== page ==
Jammie Holmes, whose scenes depicting life in American South have developed a major following, is now represented by Marianne Boesky Gallery in New York in conjunction with Detroit’s Library Street Collective. Holmes’s first solo show with Boesky will be in fall 2022.
After relocating to Dallas in 2016 following stints in the army and working in an oil field, he began focusing more seriously on painting. The Louisiana-born artist’s work is rooted in his childhood years, referencing his hometown of Thibadoux, Louisiana. Figures of family and neighbors populate domestic spaces or gather together to mourn those who have died. In Carrying Caskets (2020), he depicts himself pallbearer in a funeral procession, while Blame the Man (2021) shows two men dressed in black hold a third man in water, possibly for a baptism.
“I’ve always worked on learning myself before I studied any artist,” said Holmes, who cites Caravaggio, Kerry James Marshall, and Gordon Parks among his influences. “I’ve always wanted to make sure I’m being honest with myself.”
Holmes’s work also addresses the specific history of his hometown, where a white militia killed 60 Black farm workers in 1887. Marianne Boesky, the gallery’s founder, said in Holmes’s work, he aims, “to bring everything in the microcosm in Thibodaux where he grew up, out into the open space so it can kind of be improved upon.”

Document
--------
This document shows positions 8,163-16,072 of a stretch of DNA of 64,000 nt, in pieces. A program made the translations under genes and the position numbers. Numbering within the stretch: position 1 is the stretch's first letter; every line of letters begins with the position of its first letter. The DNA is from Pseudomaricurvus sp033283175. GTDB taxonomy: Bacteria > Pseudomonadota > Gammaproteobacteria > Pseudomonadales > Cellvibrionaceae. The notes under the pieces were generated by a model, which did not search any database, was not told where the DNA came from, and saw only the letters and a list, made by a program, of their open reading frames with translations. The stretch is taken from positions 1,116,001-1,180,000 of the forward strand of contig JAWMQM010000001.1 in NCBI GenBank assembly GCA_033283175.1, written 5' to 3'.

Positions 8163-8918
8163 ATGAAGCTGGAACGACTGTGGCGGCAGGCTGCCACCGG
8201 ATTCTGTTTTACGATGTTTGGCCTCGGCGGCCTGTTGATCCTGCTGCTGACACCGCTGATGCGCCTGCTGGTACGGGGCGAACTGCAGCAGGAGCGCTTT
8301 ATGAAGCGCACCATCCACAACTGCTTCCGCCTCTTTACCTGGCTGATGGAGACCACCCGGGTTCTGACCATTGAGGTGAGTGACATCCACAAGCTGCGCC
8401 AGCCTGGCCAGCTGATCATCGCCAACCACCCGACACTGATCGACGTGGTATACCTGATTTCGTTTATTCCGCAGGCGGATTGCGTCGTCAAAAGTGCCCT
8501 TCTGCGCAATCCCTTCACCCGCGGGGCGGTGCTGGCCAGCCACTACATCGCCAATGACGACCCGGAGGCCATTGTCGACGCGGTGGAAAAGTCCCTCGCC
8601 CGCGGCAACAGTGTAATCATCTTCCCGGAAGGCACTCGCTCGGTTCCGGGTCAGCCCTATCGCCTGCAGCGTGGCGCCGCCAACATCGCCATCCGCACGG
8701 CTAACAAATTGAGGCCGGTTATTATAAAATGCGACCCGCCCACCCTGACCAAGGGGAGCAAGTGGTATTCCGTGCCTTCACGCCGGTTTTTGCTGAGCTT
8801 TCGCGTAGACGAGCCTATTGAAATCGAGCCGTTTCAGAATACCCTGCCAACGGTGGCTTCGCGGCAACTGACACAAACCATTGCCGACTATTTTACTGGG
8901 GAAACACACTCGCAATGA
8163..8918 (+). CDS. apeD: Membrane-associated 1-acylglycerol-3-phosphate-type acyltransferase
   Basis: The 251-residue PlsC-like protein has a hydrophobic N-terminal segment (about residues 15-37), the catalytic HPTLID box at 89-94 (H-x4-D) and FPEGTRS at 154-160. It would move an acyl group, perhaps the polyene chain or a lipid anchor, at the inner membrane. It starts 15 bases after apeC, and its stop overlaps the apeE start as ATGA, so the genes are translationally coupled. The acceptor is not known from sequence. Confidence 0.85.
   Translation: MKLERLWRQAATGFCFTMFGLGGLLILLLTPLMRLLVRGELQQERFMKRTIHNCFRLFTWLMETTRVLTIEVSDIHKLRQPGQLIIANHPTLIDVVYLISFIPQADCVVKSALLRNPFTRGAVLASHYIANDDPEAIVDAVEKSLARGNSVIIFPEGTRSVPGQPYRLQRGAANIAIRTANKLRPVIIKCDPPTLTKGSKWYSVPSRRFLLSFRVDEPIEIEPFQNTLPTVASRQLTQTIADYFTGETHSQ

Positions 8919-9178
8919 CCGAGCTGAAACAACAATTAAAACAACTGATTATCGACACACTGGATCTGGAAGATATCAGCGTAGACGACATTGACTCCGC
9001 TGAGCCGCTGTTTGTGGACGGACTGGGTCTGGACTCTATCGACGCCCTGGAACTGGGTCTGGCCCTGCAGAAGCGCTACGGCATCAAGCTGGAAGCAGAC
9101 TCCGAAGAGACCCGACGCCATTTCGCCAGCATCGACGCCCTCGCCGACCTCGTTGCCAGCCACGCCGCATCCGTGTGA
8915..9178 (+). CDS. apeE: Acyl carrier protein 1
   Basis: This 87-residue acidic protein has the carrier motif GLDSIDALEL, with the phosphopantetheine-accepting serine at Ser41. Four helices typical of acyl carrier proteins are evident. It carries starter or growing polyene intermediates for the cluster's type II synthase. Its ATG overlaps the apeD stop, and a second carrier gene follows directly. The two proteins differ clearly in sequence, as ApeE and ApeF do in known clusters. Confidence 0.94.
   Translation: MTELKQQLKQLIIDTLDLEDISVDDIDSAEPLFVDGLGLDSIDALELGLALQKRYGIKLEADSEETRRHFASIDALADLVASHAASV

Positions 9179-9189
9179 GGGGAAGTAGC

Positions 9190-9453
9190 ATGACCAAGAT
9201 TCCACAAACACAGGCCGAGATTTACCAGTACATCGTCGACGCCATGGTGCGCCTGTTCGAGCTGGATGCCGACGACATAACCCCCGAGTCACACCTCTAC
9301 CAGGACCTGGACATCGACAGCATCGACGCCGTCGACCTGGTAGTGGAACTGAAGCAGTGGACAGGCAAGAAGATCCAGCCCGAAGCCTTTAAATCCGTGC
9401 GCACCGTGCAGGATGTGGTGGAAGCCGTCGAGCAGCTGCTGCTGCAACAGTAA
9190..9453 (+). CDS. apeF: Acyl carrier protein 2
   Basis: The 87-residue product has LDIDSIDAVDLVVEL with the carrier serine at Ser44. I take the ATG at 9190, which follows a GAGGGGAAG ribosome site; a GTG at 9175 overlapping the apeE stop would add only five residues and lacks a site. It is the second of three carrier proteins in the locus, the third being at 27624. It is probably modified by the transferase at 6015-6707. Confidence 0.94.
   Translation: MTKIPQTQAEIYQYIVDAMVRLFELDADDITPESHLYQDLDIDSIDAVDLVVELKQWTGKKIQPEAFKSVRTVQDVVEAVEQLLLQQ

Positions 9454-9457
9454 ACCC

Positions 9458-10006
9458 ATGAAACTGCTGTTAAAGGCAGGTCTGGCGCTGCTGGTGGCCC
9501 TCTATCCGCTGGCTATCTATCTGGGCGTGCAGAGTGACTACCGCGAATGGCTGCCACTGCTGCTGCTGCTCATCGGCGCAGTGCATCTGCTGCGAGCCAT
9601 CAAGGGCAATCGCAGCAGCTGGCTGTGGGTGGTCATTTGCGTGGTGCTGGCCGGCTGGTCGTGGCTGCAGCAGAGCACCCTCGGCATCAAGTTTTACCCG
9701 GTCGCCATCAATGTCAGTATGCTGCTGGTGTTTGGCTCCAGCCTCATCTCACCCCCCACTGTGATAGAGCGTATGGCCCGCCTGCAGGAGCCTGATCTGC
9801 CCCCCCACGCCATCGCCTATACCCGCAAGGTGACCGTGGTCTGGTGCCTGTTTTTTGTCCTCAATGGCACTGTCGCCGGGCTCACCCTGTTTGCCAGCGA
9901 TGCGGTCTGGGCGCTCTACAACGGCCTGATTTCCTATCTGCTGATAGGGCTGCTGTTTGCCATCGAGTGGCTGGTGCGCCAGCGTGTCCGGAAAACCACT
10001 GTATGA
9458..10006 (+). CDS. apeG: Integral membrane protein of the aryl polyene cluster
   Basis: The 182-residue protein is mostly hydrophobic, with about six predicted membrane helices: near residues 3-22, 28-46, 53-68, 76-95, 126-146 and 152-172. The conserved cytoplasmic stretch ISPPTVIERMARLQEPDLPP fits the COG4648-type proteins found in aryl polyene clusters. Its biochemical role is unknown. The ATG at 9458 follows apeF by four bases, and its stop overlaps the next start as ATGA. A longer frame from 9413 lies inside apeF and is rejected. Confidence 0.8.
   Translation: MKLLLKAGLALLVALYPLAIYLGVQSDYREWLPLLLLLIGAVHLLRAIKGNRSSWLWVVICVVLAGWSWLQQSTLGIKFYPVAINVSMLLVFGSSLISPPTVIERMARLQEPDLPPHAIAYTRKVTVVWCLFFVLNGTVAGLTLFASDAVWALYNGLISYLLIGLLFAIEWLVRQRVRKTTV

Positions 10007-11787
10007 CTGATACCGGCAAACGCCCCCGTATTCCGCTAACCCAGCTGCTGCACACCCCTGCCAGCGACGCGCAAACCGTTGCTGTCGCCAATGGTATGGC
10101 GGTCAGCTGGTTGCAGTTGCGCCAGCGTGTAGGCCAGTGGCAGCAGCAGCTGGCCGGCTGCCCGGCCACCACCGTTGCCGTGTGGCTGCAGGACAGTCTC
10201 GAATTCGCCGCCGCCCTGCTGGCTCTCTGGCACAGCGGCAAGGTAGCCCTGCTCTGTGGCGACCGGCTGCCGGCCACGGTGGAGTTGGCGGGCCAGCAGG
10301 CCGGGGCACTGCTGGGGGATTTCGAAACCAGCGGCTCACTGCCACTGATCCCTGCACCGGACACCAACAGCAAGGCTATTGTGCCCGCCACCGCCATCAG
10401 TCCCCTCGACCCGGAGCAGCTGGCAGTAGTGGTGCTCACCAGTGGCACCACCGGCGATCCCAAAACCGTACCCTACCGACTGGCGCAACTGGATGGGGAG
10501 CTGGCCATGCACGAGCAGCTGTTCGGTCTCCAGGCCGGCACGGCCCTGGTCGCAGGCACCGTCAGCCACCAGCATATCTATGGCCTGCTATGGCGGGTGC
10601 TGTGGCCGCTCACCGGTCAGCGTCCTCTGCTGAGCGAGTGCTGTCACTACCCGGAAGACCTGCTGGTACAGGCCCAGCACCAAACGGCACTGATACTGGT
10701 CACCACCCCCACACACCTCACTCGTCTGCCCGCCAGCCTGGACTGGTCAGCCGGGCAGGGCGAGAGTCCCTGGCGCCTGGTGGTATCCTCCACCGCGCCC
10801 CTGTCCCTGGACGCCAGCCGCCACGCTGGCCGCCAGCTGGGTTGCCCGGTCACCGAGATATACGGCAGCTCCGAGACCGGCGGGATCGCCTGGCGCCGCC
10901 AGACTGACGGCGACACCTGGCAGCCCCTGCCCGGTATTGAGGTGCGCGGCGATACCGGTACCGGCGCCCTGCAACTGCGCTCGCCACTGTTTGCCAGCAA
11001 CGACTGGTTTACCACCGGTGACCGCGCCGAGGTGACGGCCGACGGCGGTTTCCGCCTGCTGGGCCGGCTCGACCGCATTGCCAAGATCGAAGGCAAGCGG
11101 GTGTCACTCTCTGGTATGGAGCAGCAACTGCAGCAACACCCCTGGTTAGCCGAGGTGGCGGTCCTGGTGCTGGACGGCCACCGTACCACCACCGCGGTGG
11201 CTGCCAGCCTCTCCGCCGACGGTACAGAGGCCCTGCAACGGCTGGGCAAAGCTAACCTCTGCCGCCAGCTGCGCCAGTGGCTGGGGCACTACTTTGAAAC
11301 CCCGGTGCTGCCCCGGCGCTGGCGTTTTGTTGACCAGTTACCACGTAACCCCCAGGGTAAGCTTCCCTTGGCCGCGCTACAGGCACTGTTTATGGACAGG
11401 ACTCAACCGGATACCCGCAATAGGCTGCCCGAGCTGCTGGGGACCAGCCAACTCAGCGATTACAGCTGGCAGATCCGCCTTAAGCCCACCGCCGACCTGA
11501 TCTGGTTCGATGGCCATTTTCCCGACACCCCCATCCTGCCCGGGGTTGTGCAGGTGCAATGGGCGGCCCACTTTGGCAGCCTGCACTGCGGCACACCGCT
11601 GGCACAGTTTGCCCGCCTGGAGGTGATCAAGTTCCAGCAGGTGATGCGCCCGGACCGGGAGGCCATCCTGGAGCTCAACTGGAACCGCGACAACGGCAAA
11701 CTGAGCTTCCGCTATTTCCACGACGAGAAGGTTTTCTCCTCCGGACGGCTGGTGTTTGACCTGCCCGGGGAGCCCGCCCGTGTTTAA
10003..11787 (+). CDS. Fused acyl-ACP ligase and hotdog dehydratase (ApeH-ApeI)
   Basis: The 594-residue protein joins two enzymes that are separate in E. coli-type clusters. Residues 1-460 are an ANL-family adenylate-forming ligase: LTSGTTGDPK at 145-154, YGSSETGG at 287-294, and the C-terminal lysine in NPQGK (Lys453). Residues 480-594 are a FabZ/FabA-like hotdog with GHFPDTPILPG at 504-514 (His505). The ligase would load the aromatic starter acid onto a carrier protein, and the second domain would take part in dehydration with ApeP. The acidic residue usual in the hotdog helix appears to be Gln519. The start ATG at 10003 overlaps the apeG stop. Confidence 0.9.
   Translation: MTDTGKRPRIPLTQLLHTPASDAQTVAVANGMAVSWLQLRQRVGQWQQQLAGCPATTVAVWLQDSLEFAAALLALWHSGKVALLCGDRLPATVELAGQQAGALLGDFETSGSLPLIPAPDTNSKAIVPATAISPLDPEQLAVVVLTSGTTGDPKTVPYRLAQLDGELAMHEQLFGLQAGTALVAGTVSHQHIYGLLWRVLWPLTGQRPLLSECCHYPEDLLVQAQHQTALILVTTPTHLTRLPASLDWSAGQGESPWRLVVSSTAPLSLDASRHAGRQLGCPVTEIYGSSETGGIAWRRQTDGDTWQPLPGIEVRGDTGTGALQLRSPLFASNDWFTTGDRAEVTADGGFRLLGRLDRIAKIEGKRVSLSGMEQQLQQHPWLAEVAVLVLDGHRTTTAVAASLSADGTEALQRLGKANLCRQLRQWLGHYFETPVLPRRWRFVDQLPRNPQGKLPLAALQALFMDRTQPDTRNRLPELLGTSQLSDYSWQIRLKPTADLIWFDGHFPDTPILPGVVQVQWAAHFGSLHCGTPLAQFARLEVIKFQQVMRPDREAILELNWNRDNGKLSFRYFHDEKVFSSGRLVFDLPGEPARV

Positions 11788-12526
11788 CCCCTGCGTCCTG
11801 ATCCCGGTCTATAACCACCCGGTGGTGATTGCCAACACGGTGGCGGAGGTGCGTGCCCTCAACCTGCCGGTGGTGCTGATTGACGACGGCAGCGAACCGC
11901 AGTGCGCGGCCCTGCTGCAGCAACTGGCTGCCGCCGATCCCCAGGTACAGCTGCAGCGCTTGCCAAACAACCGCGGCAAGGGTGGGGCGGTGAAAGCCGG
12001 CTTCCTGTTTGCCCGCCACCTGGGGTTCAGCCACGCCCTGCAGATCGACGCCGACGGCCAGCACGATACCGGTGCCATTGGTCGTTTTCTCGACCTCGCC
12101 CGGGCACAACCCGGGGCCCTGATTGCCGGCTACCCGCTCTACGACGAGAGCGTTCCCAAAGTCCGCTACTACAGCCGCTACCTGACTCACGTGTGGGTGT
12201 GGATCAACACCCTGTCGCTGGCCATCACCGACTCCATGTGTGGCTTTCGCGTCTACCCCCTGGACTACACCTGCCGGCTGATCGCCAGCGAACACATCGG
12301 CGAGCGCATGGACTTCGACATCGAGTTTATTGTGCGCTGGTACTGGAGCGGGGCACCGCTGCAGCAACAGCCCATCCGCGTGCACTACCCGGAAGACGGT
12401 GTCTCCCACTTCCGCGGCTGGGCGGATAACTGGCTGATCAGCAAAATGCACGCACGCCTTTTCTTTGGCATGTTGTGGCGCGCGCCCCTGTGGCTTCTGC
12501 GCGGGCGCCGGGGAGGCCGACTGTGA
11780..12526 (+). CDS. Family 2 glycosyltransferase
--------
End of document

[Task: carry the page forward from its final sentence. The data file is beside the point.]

On June 1, 2020, Holmes initiated an aerial art project, They’re Going to Kill Me, that flew those final words of George Floyd, who had been killed only days earlier in Minneapolis, above five U.S. cities, including New York, Los Angeles, Dallas, and Chicago. In a recent interview with Art in America, Holmes described the work as “a peace-type moment, a moment almost like, ‘You know what? Man, you don’t understand how tired we are.’ I’m not about to go out there holding signs, man. I’m doing something different. I’m tired.”
They’re Going to Kill Me brought Holmes’s practice to wider attention, and in August he had a solo show at Library Street Collective. Boesky, who has followed the Detroit gallery’s programming over the years, said that works she saw in the exhibition and others during a studio visit showcased his practice, centered around Holmes’s own specific experience as a Black man living in the American South. Boesky added that she was “floored by the authenticity—it shows in his practice. There is a sense of purpose and meaning in everything his does.”
In January, Boesky included Holmes’s work in a group show, “In Situ,” at her New York location. Then in September, she partnered with Library Street Collective to show his works in a joint booth at the Armory Show in New York.
Over the past few months, international museums and collectors have been rapidly acquiring his work. The Dallas Museum of Art purchased Four Brown Chairs (2020), a painting showing four men playing cards in a mobile home kitchen. “Having my work in museums,” Holmes said, “gives me the opportunity to invite more people from my community to a place where they didn’t realize they are welcome to come as is.”
Collectors of his work include Atlanta music producer Kevin “Coach K” Lee and singer-songwriter Lenny Kravitz as well as artists like Nick Cave, Derek Fordjour and Amoako Boafo. Seven of his painting have been sold at auction between December 2020 to March 2021.
Holmes is currently at work producing a new body of work, “So What Happened To The Soul Food,” that focuses on his family’s traditions that have recently fallen to the wayside from childhood memories of his grandparents to church outings. He said, “It’s about other traditions families create that are now lost.”